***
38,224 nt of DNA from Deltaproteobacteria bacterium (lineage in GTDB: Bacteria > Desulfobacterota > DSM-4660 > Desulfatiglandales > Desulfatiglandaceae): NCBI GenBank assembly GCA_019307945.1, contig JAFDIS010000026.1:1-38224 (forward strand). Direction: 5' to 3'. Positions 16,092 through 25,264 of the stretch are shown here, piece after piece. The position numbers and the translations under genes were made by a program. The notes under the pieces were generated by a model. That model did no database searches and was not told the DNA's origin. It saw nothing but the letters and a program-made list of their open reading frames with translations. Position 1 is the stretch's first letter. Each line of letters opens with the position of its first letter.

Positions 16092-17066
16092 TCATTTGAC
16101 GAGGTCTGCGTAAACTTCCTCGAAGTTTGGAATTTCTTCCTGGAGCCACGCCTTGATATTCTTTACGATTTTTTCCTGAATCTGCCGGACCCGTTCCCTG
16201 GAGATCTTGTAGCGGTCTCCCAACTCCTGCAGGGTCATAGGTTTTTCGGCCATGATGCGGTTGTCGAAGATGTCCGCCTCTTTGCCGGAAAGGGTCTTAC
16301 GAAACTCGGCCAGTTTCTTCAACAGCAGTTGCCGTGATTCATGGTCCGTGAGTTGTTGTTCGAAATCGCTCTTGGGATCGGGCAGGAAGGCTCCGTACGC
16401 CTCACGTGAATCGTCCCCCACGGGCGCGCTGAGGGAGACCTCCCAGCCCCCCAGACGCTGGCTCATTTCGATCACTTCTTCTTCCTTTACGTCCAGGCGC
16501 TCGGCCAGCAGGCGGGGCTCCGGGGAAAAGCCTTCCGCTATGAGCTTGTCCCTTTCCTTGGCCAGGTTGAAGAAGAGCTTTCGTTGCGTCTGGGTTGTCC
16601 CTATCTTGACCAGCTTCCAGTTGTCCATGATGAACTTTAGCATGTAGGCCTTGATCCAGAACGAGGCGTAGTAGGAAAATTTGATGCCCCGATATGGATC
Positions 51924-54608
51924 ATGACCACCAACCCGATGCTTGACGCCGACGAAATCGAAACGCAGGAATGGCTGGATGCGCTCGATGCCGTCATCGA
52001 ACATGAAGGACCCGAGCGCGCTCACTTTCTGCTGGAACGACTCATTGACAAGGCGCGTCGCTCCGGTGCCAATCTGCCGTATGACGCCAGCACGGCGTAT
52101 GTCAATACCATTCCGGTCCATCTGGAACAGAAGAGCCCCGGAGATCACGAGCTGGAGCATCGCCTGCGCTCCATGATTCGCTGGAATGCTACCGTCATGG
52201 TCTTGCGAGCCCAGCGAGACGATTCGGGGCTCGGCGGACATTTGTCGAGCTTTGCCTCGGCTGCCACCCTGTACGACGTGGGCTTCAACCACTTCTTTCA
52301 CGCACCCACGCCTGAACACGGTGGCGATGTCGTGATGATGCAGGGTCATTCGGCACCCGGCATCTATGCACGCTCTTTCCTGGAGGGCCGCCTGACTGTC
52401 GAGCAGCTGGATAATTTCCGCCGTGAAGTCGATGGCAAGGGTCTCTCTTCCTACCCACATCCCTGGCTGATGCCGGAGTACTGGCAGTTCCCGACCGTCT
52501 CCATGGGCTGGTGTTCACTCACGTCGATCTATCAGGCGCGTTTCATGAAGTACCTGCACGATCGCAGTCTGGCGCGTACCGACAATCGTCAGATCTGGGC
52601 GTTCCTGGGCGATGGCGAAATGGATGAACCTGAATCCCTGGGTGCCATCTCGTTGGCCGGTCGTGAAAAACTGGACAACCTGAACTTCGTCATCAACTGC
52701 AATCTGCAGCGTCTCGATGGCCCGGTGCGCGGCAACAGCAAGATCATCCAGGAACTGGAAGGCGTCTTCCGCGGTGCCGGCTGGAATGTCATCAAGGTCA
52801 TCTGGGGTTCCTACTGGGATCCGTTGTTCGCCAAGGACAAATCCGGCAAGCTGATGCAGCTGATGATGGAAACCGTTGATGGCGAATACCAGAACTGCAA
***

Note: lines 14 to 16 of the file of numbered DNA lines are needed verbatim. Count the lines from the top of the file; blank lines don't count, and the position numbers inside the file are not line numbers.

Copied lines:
52201 TCTTGCGAGCCCAGCGAGACGATTCGGGGCTCGGCGGACATTTGTCGAGCTTTGCCTCGGCTGCCACCCTGTACGACGTGGGCTTCAACCACTTCTTTCA
52301 CGCACCCACGCCTGAACACGGTGGCGATGTCGTGATGATGCAGGGTCATTCGGCACCCGGCATCTATGCACGCTCTTTCCTGGAGGGCCGCCTGACTGTC
52401 GAGCAGCTGGATAATTTCCGCCGTGAAGTCGATGGCAAGGGTCTCTCTTCCTACCCACATCCCTGGCTGATGCCGGAGTACTGGCAGTTCCCGACCGTCT